Isotoma anglicana


Isotoma caerulea/viridis and Isotoma anglicana are very similar and can only be reliably separated (using slide-mounted specimens) by examining the manubrial 'teeth' and setae on the dens. Isotoma viridis has a single pair of 'teeth' on the thickened apical edge of the manubrium, whereas Isotoma anglicana/caerulea have two pairs of manubrial teeth. I. caerulea has 2 basal dorsal setae on the dens, I. anglicana has 3.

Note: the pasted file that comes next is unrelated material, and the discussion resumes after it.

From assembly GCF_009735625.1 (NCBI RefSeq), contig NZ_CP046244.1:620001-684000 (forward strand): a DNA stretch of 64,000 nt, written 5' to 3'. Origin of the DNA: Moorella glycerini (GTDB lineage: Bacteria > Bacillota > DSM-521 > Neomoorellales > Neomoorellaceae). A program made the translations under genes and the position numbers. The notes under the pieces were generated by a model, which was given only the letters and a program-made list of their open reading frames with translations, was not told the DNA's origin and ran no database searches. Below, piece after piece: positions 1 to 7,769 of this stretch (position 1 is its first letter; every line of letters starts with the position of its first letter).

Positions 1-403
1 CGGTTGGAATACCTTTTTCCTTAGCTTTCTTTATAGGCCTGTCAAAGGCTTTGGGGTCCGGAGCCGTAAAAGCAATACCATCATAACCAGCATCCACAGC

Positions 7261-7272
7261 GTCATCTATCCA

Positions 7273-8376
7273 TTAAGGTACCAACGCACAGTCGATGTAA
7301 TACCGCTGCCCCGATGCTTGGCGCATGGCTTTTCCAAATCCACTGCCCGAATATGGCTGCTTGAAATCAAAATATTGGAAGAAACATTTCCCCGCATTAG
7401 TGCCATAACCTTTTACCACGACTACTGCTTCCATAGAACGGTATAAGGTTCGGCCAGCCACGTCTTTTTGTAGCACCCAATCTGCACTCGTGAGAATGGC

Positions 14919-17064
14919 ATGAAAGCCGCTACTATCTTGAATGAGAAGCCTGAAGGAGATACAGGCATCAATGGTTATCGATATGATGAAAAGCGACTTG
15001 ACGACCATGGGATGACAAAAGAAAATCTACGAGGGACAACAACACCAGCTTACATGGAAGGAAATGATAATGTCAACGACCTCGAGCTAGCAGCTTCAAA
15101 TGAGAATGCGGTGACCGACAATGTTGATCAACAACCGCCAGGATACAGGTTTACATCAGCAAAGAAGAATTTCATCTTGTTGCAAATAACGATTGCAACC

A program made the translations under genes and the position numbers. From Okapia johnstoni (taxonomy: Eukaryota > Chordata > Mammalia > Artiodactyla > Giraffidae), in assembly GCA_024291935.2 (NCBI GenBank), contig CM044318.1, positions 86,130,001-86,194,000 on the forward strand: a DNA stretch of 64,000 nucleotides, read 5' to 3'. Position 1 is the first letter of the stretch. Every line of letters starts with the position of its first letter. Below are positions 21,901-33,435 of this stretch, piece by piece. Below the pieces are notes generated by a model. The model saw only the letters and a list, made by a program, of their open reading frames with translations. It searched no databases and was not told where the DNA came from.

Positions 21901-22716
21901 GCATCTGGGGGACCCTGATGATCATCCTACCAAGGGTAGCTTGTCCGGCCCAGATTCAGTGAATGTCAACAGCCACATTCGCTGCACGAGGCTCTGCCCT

Similar Species

Isotoma caerulea, Isotoma viridis. 

Identification difficulty
Recording advice

Confirmation requires microscopic proof of presence of two pairs of manubrial teeth and correct confirmation of manubrial setae. 


Damp places.

When to see it

All year round.

UK Status

Widespread and fairly frequent in Britain.

VC55 Status

Status in Leicestershire and Rutland not known.

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Leicestershire & Rutland Map


Yellow squares = NBN records (all known data)
Coloured circles = NatureSpot records: 2020+ | 2015-2019 | pre-2015

UK Map